The Ugly Truth (Columbia Pictures, R)

film_ugly-truth_sm.jpgWe’ve all seen the "boy and girl meet and bicker all the time" romantic comedy plot about a million times.

 

 

 

 

 

 

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Abby (Katherine Heigl) has a problem. She’s stellar at work, but when it comes to her personal life, the lonely heart flames out every time.

After Abby has an encounter with her neighbor Colin (Eric Winter), she’s about to repeat her usual meet-him-and-lose-him pattern. But when Mike (Gerard Butler), a chauvinistic new correspondent on the television show she produces, notices her missteps, he decides to show her the error of her dating ways.

It isn’t long before Mike and Abby are bonding over loves lost and mistakes made and…oh, wait, none of that actually happens. What we do get is Mike telling Abby to completely change who she is, and Abby saying "OK" to all of it because she really wants to hang on to Colin bad.

There are two problems with this scenario. First, there’s no indication that, had Abby simply calmed down and been a bit less regimented during her dates, she wouldn’t have found a guy to date her more than once. And nothing we see from Colin even tells us he’s looking for a woman to cater to his every whim. In fact, he even tells Abby at one point that he likes her because she’s hard to figure out, leading us to believe he’s tired of dating women who are better at the "give him what he wants" thing than Abby.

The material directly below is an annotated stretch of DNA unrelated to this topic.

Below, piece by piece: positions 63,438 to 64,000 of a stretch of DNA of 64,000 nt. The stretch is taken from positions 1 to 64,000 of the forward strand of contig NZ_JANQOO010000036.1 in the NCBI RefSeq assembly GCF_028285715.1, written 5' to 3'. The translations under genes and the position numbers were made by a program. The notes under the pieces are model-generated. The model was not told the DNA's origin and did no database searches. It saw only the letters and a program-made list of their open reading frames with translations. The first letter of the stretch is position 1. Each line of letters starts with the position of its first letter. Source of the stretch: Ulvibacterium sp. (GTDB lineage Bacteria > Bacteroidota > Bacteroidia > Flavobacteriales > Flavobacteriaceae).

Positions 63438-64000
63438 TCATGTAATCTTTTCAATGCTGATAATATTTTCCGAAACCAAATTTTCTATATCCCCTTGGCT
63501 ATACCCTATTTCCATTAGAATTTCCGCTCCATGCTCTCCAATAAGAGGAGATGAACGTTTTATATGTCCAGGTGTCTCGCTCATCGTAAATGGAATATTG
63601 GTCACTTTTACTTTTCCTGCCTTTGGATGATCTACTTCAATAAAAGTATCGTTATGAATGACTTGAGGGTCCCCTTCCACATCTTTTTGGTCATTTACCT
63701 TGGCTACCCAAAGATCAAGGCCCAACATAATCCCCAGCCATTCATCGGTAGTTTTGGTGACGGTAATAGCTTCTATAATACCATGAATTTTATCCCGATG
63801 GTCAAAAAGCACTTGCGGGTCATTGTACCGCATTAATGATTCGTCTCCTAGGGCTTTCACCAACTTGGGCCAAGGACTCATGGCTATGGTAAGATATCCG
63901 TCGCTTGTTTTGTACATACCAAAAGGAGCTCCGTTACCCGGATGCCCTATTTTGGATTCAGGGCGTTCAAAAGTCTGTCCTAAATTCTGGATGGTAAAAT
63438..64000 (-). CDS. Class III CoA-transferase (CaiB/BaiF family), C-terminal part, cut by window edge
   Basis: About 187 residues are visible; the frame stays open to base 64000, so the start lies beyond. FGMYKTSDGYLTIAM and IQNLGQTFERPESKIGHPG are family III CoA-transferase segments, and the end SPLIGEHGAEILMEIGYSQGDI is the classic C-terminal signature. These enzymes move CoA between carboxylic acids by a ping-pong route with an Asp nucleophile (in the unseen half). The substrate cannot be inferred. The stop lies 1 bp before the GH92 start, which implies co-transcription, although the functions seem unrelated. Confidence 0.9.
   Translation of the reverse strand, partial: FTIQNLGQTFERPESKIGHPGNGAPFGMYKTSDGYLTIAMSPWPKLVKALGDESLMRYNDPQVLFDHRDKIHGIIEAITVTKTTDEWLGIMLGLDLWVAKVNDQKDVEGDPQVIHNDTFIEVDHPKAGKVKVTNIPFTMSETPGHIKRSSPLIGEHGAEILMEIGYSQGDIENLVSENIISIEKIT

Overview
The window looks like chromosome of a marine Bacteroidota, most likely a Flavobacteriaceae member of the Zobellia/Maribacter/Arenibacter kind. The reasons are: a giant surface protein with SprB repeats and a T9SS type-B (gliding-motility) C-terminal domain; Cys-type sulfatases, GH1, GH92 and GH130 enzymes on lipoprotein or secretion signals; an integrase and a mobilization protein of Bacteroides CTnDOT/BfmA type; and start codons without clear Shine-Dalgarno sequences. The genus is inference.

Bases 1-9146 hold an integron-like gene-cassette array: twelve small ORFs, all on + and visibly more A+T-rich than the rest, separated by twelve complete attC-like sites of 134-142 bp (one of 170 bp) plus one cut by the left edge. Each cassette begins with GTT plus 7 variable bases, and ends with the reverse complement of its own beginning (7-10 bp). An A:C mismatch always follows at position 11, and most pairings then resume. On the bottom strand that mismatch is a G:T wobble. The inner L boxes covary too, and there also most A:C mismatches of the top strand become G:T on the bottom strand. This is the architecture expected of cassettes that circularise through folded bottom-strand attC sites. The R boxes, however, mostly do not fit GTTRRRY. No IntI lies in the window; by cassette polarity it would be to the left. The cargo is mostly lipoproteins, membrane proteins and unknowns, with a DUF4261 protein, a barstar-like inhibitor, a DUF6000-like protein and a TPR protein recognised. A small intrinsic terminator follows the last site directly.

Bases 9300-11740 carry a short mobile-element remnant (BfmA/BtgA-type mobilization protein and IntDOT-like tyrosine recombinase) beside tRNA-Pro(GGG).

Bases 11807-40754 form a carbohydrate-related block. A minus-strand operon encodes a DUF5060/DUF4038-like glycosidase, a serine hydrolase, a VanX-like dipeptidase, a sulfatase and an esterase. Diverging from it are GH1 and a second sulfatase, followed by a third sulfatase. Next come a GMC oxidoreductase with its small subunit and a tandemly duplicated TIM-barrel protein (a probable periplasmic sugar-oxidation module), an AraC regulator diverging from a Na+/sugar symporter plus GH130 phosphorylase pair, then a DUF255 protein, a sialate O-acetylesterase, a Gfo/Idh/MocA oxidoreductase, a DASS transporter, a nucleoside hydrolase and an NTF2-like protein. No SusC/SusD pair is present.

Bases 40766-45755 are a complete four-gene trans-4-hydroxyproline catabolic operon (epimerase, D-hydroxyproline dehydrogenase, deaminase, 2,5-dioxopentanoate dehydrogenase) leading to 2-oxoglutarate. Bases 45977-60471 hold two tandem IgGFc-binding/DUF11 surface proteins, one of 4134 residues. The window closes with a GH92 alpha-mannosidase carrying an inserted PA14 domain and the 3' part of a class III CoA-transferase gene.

Second, suddenly falling prey to the standard you-must-alter-your-entire-being-to-get-this-guy-now scheme makes smart, competent Abby seem too desperate. It’s not like she’s really old or unattractive or has never felt the warmth of a man before. This will not be her last shot at partnered, domestic bliss.

The filmmakers aren’t giving us anything new here. We’ve all seen the "boy and girl meet and bicker all the time" romantic comedy plot about a million times. The writers manage to switch the timing around on some of the standard devices of a story like this, but you’ll still know exactly how everything is going to turn out.

Having said all that, Heigl does get props for blazing full throttle through some ridiculous slapstick moments. Even though those instances didn’t make me howl with glee, she totally committed to making them work without letting us see the effort involved. And that is always appreciated. | Adrienne Jones

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